• (source: Nielsen Book Data)9789462366879 20161003
The use of pre-trial detention has been criticized and debated frequently in Europe, and especially in the Netherlands. Questions are raised whether pre-trial detention is used too often and whether the practice of pre-trial detention is in line with standards set by the ECtHR.This research on pre-trial detention in the Netherlands is part of a broader EU wide research project on the application of pre-trial detention in a selected number of EU member states. Goal of the research project is collecting information on the legal framework on pre-trial detention and its application in practice in a selection of member states. This in order to inform the debate on the European level on the necessity of EU-legislation in this field. The research findings are based on questionnaires filled in by defence lawyers, observing pre-trial detention hearings, reviewing case files of closed cases and inter views with judges and prosecutors.The main conclusion of the Dutch research is that the Dutch legislation on pre-trial detention generally is in conformity with European standards.However, the practice of applying pre-trial detention falls somewhat short of these standards; especially the high percentage of pre-trial detention being ordered, the limited reasoning of decisions and the infrequent use of alternatives to pre-trial detention are noteworthy.
(source: Nielsen Book Data)9789462366879 20161003
Green Library
Book
viii, 144 pages ; 24 cm.
  • General introduction
  • Status of religious communities
  • Relations between the state and Islam
  • State support for Islamic religious communities
  • Muslims in integration law
  • Mosques and prayer houses
  • Burial and cemeteries
  • Education and schools
  • Further and higher (tertiary) education
  • Islamic chaplaincy in public institutions
  • Employment and social law
  • Islamic slaughter
  • Islamic dress
  • Criminal law
  • Family law.
This volume of "Annotated Legal Documents on Islam in Europe" covers the Netherlands and consists of an annotated collection of legal documents affecting the status of Islam and Muslims in Europe. The legal texts are published in the original Dutch language while the annotations and supporting material are in English.
(source: Nielsen Book Data)9789004290174 20160619
Law Library (Crown)
Book
50, 54 pages ; 21 cm
Law Library (Crown)
Book
190 pages ; 24 cm
Law Library (Crown)
Book
2 volumes ; 26 cm.
  • v.1. Influence of EU law on national private law (General part)
  • v.2. Invloed van het Europese recht op het Nederlandse privaatrecht (Bijzonder deel).
Law Library (Crown)
Book
ix, 171 pages : illustrations ; 25 cm.
  • Offender's personal circumstances and punishment : toward a more refined model for the explanation of sentencing disparities
  • Pre-sentence reports and punishment : a quasi-experiment assessing the effects of risk-based pre-sentence reports on sentencing
  • 'Does he deserve another chance? Or have we had it with him?' Judges on the role of the risk of recidivism in sentencing
  • Sentencing homicide offenders in the Netherlands : offender, victim and situational influences in criminal punishment
  • There's more to sentencing than imprisonment : the effects of offender characteristics on multifarious sentencing outcomes.
The sentencing decision of the judge might be the most important decision in the criminal proceedings, not only because of the impact the punishment has on the offender, but also because the sentencing decision is a cornerstone of the legitimacy of the entire criminal justice system. Nonetheless, there still are questions about the factors judges take into account when making their sentencing decision. This study aims to improve our understanding of the sentencing decisions judges make. The developments in criminal justice practices as regards the emergence of 'actuarial justice' have directed the focus of this study to risk-based sentencing: are offenders with a high risk of reoffending more likely to be sentenced to imprisonment and to longer prison terms than low-risk offenders? To what extent do judges take information into account on the risk-related personal characteristics of the offender, such as unemployment, ties to family or friends, or drug usage, when making their sentencing decision? Using uniquely detailed data on risk-related social circumstances of the offender, and advanced quantitative and qualitative research methods, this study provides in-depth insight into sentencing.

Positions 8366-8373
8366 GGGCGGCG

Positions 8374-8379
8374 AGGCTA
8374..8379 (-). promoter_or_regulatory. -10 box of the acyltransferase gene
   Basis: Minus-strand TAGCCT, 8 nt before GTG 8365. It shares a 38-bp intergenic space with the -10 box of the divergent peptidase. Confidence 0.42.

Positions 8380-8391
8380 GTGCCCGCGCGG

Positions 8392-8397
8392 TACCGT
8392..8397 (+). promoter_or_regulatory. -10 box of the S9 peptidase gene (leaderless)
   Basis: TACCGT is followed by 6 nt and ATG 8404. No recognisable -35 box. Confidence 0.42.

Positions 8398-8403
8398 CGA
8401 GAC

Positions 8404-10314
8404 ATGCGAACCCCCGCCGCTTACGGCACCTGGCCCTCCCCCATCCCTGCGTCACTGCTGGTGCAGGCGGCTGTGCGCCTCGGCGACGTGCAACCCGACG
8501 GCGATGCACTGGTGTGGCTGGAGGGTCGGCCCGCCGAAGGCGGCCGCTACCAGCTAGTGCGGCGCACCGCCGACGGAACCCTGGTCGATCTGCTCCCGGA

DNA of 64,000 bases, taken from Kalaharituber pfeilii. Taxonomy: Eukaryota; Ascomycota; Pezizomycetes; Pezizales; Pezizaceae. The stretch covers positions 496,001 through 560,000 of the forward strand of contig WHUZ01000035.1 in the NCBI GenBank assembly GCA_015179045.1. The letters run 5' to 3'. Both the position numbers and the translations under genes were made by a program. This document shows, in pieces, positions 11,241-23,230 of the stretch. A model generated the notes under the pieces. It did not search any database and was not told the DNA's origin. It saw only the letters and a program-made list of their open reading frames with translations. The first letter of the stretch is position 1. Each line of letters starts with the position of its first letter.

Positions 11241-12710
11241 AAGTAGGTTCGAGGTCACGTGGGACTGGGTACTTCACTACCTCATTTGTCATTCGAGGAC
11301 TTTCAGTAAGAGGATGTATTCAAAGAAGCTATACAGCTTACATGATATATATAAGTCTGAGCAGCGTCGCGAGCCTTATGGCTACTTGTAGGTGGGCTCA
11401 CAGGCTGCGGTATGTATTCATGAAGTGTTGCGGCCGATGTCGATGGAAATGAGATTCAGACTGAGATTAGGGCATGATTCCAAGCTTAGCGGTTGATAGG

(source: Nielsen Book Data)9789462364790 20160618
Law Library (Crown)
Book
xxvii, 1301 pages ; 25 cm
Law Library (Crown)
Book
xx, 232 pages ; 25 cm
Law Library (Crown)
Book
554 pages ; 24 cm
  • The making of the Auteurswet 1912 / Willem Grosheide
  • Works of literature, science and art / Bernt Hugenholtz
  • Geschriftenbescherming : the Dutch protection for non-original writings / Annemarie Beunen
  • 100 years of copyright : the interface with design law coming full circle? / Anselm Kamperman Sanders
  • Authorship, copyright ownership and works made on commission and under employment / Jacqueline Seignette
  • Government works / Mireille van Eechoud
  • Copyright contract law / Bart Lenselink
  • Verveelvoudigen : reproduction and adaptation under the 1912 Copyright Act / Jaap Spoor
  • Openbaar maken : communication to the public / Dirk Visser
  • Cable retransmission and other secondary use / Madeleine de Cock Buning
  • "First-sale" or exhaustion doctrine in the Netherlands / Peer Verkade
  • Moral rights / Jan Kabel and Antoon Quaedvlieg
  • Quotations, parody and fair use / Martin Senftleben
  • Private copying / Dirk Visser
  • The press exception in the Dutch Copyright Act / Lucie Guibault
  • Regulation of collecting societies / Kamiel Koelman
  • Annex. Copyright Act = Auteurswet : unofficial translation / Mireille van Eechoud.
On September 23, 1912, the Dutch Copyright Act - Auteurswet - was enacted. A century after its enactment the Dutch law is one of the world's oldest 'living' acts of the author's rights tradition. While the Act has seen many small and large amendments since its adoption in 1912, it has never been thoroughly revised, so its conception and basic structure have remained essentially intact. This book celebrates the hundredth anniversary of the Dutch Act. It traces and assesses, for an international readership, the development of Dutch copyright law since its codification in 1912 until today. The book focuses on the interesting or even unique features of Dutch copyright law, with a view to the on-going harmonization of copyright law in the European Union, and possible future unification. What can Europe or the world at large learn from a century of Dutch copyright law, jurisprudence and doctrine? What solutions might inspire the European legislature or law makers elsewhere in the world? What mistakes are better to be avoided?